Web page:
Most customers, certainly in the enterprise space, are not yet at the point where they're actually deploying SDN; SDN is a fairly emerging trend, although it gets a lot of press. Is there value for them in this Synthesis architecture before they even get to SDN?
McAdam: Oh, yeah, totally. Take the DDoS reference architecture that we're talking about. That doesn't need to be in an SDN world. I mean that can be basically in data centers today. The beauty about having that sitting on top of Synthesis is that it allows us to really talk to the customer in terms they understand, about things they have issues with and relate to. It also makes it easier to implement. We're not waiting on product being available from our partners to do this. This is stuff that can happen in the data center today. As customers deploy SDN, it gets even better because it makes that deployment even easier from a customer perspective, because that extends into the Layer 2-3 world as well.
[FIREWALL: F5 data center firewall aces performance test]
Rivelo: And just to put a little bit more context around it, since we abstract ourselves from the network, [it works] any which way you can get a network to us. That could be a physical port off of a switch, that could be a VLAN, or the new generations of software-defined networks. Any way you get a network to us, we provide the services on top. Remember, the network is just the means to move data or packets back and forth, but what we provide is the stuff sitting on top. So all of these reference architectures are available for traditional networking solutions.
And just real quickly, in terms of timeline, when does it roll out?
Rivelo: Synthesis is out, we launched it. What we've tried to do, because it was at our sales event, was not only to launch this concept and this architecture with the reference architectures, all the collateral associated with it for our sales force. So they're in training, they're learning, they're excited, and we're going to market with it right now.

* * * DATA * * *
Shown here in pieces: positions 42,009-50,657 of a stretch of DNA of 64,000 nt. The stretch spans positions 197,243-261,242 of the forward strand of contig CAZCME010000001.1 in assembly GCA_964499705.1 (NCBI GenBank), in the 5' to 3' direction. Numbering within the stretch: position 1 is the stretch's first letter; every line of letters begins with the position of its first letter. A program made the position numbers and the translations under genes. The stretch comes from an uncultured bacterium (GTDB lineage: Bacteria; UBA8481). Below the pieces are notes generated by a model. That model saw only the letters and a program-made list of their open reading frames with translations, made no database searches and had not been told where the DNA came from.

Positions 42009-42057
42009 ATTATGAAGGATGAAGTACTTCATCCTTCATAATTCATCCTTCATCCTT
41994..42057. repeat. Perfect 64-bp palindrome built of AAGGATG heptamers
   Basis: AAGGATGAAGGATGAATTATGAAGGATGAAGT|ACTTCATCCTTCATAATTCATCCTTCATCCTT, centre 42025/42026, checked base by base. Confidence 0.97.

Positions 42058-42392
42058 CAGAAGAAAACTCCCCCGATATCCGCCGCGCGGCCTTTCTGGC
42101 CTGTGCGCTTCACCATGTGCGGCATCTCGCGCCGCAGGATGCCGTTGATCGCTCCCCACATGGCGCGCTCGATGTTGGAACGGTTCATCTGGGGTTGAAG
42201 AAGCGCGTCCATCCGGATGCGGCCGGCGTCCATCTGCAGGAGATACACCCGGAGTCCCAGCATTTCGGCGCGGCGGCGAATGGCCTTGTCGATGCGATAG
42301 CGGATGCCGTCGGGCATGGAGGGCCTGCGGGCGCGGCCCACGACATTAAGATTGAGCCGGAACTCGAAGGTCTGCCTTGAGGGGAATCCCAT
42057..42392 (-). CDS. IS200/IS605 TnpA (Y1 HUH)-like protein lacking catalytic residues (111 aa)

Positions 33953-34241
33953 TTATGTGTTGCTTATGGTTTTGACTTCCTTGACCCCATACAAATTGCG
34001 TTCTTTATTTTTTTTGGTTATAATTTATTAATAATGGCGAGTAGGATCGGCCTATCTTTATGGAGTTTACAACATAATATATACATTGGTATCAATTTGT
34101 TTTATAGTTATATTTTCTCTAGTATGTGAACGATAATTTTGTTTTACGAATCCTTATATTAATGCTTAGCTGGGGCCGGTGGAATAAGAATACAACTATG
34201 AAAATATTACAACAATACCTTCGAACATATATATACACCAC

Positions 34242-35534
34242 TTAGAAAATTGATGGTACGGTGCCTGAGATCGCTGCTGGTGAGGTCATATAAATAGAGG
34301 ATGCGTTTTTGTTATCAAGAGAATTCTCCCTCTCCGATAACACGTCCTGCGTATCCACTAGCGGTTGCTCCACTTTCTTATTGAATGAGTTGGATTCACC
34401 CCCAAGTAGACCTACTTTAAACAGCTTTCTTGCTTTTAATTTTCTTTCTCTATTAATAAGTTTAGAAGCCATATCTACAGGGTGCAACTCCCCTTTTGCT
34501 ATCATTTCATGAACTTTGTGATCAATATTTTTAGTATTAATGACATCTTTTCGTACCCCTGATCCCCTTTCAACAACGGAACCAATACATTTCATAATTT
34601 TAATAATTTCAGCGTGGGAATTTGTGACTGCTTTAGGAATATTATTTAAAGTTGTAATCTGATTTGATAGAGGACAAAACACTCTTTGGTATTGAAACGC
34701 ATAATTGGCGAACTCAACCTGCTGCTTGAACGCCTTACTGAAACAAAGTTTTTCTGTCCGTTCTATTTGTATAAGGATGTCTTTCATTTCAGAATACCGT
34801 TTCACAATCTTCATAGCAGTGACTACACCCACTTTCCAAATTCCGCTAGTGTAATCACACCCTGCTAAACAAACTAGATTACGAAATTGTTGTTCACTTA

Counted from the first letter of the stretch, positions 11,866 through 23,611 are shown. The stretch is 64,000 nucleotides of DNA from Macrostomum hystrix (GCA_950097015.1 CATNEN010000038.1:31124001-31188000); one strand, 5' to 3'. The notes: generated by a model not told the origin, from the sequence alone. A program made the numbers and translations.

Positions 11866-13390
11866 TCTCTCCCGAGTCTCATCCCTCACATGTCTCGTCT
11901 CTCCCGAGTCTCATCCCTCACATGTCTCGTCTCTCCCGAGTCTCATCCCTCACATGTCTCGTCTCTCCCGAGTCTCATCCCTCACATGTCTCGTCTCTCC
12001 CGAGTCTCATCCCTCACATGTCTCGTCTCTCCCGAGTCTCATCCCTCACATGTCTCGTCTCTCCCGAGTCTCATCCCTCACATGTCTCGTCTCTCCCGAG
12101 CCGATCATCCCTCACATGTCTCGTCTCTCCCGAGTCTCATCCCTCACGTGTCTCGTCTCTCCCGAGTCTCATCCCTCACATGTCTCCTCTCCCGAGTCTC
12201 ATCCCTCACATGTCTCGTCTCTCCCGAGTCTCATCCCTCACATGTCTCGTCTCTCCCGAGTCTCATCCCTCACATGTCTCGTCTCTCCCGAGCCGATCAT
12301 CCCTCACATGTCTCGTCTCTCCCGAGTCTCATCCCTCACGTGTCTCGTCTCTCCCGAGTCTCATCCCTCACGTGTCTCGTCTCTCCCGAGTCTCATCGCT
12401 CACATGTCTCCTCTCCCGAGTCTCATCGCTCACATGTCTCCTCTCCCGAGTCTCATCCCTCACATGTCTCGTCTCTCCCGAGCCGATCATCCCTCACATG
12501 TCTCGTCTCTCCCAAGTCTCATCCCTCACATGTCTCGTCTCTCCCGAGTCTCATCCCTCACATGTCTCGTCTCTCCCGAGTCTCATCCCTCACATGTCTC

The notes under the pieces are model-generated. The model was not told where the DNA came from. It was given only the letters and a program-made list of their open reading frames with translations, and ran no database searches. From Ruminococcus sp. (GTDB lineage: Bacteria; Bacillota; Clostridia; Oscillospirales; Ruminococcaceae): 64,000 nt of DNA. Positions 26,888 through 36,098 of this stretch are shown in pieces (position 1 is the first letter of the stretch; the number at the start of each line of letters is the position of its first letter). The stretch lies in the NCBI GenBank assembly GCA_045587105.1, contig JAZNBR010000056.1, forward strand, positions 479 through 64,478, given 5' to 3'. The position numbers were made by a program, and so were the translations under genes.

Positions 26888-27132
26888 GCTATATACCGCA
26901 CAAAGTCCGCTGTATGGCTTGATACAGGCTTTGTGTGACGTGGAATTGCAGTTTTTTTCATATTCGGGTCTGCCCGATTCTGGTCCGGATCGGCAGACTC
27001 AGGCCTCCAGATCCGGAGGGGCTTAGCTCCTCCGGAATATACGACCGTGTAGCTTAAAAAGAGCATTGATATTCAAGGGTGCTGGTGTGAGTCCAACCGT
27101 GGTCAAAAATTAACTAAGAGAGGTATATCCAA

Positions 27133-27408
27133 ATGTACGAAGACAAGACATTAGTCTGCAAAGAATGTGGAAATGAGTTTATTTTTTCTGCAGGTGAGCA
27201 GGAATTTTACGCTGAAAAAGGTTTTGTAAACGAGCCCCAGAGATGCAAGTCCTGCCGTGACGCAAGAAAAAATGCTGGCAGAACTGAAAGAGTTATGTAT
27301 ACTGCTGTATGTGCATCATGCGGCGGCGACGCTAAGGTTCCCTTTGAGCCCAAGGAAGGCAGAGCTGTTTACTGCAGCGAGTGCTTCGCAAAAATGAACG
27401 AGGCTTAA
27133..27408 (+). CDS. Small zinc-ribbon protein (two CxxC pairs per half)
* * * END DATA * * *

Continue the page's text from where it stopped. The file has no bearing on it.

Beyond Synthesis, are there any other burning F5 issues that we should be talking about?
McAdam: There's a lot on our plate right now. We're going to be doing some fairly significant announcements in a few weeks as well regarding some cloud solutions, but it's really not the time to talk about that.
Solutions targeted specifically to cloud buyers?
Rivelo: Correct. You'll see more in the coming months here.
McAdam: On a similar subject, we also did a small acquisition. I don't know if you noticed an announcement pretty recently, a small company called Versafe, a fraud detection capability. They have a security operation center, so it's sort of an as-a-service type solution. You'll see us doing more of that type of solution in the future as well, not just point products.
That reminded me, one of the critical things that we're seeing customers wrestle with is how they integrate their own data centers with the cloud. So how will Synthesis help them with that?
McAdam: Oh, wow. I mean that's one of the user cases. We have a module called Cloud Connector, and basically it works with our software-only solutions, allows you to bridge. Let's say you wanted to move to the cloud maybe for seasonal reasons at Christmas because you needed more processing power, we can do that. You can go to Amazon, you can go to VMware, you can spin up our modules to make sure that's secure using our application firewall. And meanwhile you could be also using your own data center. That's available today.
That's great. So John, Manny, anything else that I should know about?
Rivelo: The way to think about that is that we give our customers different options on the way they procure technology. There are the traditional perpetual licensing models that are out there where they just want to own the technology, there's the subscription model. Some of it's just utility, meaning by the minute, by the hour for cloud solutions. Then there are bundles, if you will, groupings of technologies. We've launched, as part of our simplified business model, all of those, some of them that have existed and some new ones, and one that we call Good-Better-Best. And the principle is really straightforward. It's groupings of technology that work well together. The goal would be to make it easier for customers to deploy those reference architectures across their environment and that's gotten good reception by our sales organization. It reduces the complexity of all the feature functionality and makes it just faster for both the customer and for us to transact.
Read more about lan and wan in Network World's LAN & WAN section.